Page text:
Why Bentley Needs a Four-Door Coupe

As a car brand, Bentley is a bit of a cliche, a stiff upper lipped, "handcrafted", ye' old traditions… shepherd's pie. That doesn't sound like much of a problem, but actually nobody wants to buy an expensive cliche and drive it around town, not when the German alternatives are so good, so sober and in tune with the times.
Audi gives us LED headlights that adapt to the road, Mercedes gives us suspension that thinks and BMW puts Star Wars into perspective with laser headlights. Bentley have nothing none of that, but they do have a cool Audi V8 engine and a coupe that rappers like. I know that sounds harsh but it's the truth, generalized and exaggerated, but still the truth.

Bentley calls the Continental GT its bread and butter car, and I think that's unfair. It's more like a Walkman or iPhone – without it, I struggle to see Bentley existing at all.

Recently, I've caught a whiff of what they're cooking next, that SUV. Bentley might finally have caught up with the times and, with a little bit of help from Audi, might actually grow a strong backbone. So where does that leave the Continental GT and GTC?

I think you guys know where I'm going with this. Bentley is going to have to replace its two-door cars sooner or later and I'm not convinced they should keep the current setup, even though tradition is important.

Right as I speak, the brand new GT V8 S is being prepared for its customer launch. It costs about £9,000 more than the V8, comes with a bit more power and different touches here and there to make it look cool. I'd really buy the car if I had the money, though knowing full well that it's nothing more than a stop gap, a bit of paper tossed under a leg to stop the table from rocking.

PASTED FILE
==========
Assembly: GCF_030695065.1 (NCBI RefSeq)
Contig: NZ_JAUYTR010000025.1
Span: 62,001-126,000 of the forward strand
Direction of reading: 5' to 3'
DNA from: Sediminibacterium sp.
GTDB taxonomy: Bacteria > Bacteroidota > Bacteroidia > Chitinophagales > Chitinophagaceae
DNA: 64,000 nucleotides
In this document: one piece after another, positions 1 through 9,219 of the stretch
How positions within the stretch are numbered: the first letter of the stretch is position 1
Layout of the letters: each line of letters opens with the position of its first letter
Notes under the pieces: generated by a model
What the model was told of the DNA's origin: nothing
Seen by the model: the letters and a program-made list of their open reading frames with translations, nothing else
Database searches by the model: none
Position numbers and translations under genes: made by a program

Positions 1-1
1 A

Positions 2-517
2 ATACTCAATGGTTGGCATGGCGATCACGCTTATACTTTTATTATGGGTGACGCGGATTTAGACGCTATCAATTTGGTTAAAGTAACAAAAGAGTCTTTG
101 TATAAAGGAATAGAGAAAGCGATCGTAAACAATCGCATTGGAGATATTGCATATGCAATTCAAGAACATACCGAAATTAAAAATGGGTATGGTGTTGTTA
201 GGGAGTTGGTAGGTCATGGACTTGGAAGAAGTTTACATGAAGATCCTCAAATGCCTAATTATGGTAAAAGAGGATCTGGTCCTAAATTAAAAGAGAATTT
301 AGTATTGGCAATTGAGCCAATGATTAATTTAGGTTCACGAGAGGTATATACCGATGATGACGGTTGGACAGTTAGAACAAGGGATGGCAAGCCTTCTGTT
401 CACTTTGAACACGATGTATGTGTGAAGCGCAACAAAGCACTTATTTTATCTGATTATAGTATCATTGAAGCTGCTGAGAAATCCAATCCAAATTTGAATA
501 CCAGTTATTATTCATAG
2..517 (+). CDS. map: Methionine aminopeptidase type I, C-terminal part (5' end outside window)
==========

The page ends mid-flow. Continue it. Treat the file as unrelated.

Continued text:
You can cover everything in leather, but you can't hide the fact that the ergonomics come from a car designed with the 2000s in mind. I'm not just talking about the driver's point of view because the biggest problem is access to the back seats. What's the point of making a heavy, big car for 2+2 if the +2 in your entourage have to be contortionists with the Cirque du Soleil to get in the back.

That's exactly why Bentley should +2 a couple of doors on their next GT, either as standard or as an extra model in the series, like BMW did with the 6 Series Gran Coupe. Demand for 4-door coupes has already pushed just about every company into the segment, so the flying B has to come out fighting and do it soon in my opinion. Compromising with two small reverse-hinged doors isn't even an option, not when Mercedes' CLS sits atop the market mocking its competitors.

I know what you're thinking: "but the Flying Spur has four door". Except that only appeals to dictators who own gold plated guns and have leopards as pets. Four-door coupes and sedans are not the same thing, especially in this class. One is driver-centric, the other passenger-obsessed, one is sporty the other an office on wheels.

I suppose I could be wrong, but then clarity often looks like lunacy and the other way around. Which is why I want to know what you guys think. Is the niche more important than the car you bring to it? Should the Flying B spread another pair of wings to keep afloat?
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About the author: Mihnea Radu
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Mihnea's favorite cars have already been built, the so-called modern classics from the '80s and '90s. He also loves local car culture from all over the world, so don't be surprised to see him getting excited about weird Japanese imports, low-rider VWs out of Germany, replicas from Russia or LS swaps down in Florida.
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